SOUTH CHARLESTON, W.Va. — There is no denying the recent explosion in popularity in kayaking in West Virginia. Sales of the paddle craft have gone off the charts at local sporting goods stores and demand has necessitated greater stream access along West Virginia’s small rivers.
The man who oversees the work on those access sites in West Virginia is Zack Brown, Assistant Chief of Operations for the West Virginia Division of Natural Resources. Stream access is one of the many tasks assigned to Brown, but even he will admit it’s one of the more high profile jobs on his desk each day.
“We have a fairly aggressive boating access program in the state,” he said. “If we have an access we consider a ‘carry-down’ access for kayaks and canoes, in most places, we try to build them so that you could put in a jon boat with a motor too.”
There are a high number of access projects on various waters across West Virginia. All are in various stages of development. In southern West Virginia, one project which is well underway and actually nearing completion is an improved access point on the Little Coal River south of Charleston.
“We had a former access which was no more than a muddy bank,” said Brown. “We’re in the process of converting that to a concrete ramp to carry down or back down craft and put them into the water.”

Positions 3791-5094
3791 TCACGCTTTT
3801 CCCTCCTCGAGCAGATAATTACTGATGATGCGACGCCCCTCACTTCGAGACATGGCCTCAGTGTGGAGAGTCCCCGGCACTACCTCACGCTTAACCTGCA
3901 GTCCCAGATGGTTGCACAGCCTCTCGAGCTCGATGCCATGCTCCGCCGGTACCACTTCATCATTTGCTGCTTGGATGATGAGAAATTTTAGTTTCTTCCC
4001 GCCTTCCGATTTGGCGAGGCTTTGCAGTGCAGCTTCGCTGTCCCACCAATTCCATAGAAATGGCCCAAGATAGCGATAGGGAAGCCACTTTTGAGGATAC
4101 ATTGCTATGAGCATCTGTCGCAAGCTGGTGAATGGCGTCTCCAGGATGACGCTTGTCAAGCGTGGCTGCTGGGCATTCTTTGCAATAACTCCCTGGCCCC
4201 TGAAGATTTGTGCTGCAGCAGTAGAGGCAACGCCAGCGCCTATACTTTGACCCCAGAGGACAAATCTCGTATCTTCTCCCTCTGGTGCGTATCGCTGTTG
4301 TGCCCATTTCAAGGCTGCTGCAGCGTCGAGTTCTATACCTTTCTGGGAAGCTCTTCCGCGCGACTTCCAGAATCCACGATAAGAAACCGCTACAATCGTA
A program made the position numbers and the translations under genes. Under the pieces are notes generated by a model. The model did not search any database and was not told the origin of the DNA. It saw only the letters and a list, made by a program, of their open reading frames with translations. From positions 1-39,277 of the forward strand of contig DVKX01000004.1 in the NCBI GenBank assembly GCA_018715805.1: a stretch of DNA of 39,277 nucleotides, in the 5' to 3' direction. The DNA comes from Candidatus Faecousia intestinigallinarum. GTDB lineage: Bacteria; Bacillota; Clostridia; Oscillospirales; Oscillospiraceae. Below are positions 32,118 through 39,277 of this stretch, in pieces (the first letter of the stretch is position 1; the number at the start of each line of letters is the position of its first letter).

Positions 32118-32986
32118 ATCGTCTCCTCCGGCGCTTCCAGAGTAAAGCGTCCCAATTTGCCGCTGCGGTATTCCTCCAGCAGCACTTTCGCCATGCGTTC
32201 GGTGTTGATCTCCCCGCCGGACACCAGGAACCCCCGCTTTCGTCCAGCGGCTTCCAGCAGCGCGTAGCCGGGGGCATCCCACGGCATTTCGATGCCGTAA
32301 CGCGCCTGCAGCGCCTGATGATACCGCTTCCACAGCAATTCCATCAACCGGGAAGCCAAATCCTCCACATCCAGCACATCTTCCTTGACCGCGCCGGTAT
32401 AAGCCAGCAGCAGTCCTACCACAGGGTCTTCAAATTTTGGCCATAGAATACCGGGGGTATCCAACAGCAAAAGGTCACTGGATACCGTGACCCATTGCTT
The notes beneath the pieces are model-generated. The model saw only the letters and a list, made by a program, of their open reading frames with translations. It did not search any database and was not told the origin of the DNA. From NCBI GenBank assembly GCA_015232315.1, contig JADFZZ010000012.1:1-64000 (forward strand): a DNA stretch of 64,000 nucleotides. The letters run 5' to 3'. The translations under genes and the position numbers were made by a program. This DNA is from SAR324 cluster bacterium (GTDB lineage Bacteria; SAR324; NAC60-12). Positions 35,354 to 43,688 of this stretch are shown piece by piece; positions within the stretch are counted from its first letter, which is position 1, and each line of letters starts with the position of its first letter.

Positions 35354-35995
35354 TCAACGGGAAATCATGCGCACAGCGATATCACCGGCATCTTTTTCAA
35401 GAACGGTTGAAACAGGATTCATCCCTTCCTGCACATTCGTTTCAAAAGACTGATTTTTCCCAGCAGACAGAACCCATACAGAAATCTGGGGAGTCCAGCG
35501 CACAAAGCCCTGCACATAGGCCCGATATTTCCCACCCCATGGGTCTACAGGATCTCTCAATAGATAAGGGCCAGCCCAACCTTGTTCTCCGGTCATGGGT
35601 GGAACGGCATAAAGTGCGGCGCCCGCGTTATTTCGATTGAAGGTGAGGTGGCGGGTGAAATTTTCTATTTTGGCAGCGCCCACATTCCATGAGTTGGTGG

Also in southern West Virginia, the agency has plans for five new access points on the Elk River between Clendenin and Coonskin Park in Kanawha County. .
“Three of the sites already exist and two of them are new creations,” Brown explained. “The upgrades should be substantial and should make a series of nice, easily accessible float trips from Clendenin all the way down to Coonskin Park.”
The Elk River access in Kanawha County includes improvements to the existing ramp at the former water treatment plant in Clendenin. A new access will be built at a site Brown referred to as “Clendenin South” on property donated to the West Virginia DNR by FEMA.
Further downstream an existing access point at Blue Creek will be remodeled and improved. There will be a new access point created at Big Chimney on land donated by the Slack Family. The new site will be upstream of the Big Chimney Bridge. The final plans will be to improve the current access site at Coonskin Park.
Elsewhere in West Virginia, Brown said the agency is excited about two new access points which will create float fishing opportunities on the Meadow River which weren’t available before.
“The little community of Heinz is one of those access sites and a little further downstream will be an access at the community park,” said Brown. “We’re pretty excited about crating the float trip there.”
In the eastern panhandle plans are in the works for remodeling an access point at Stone Bridge on Opequon Creek. According to Brown the existing access point was scuttled when the Division of Highways did some work to move the bridge.
Finally, access work is also expected on the West Fork River where the entire stretch of water in Harrison County has been changed.
“U.S. Fish and Wildlife Service took out some dams on the West Fork and left some of our access points high and dry,” said Brown. “We’ve had to do some work up there to reestablish our access points. We did install one at Good Hope and we’re working to install some others there.”
All of these are access points on the state’s smaller waterways and typically serve as launch points for canoes, kayaks, or small jon boats. Each project is paid for by West Virginia’s hunting and fishing license fees along with excise taxes on hunting and fishing gear as well as motor boat fuel in the United States through the Pittman-Robertson and Dingel-Johnson Acts.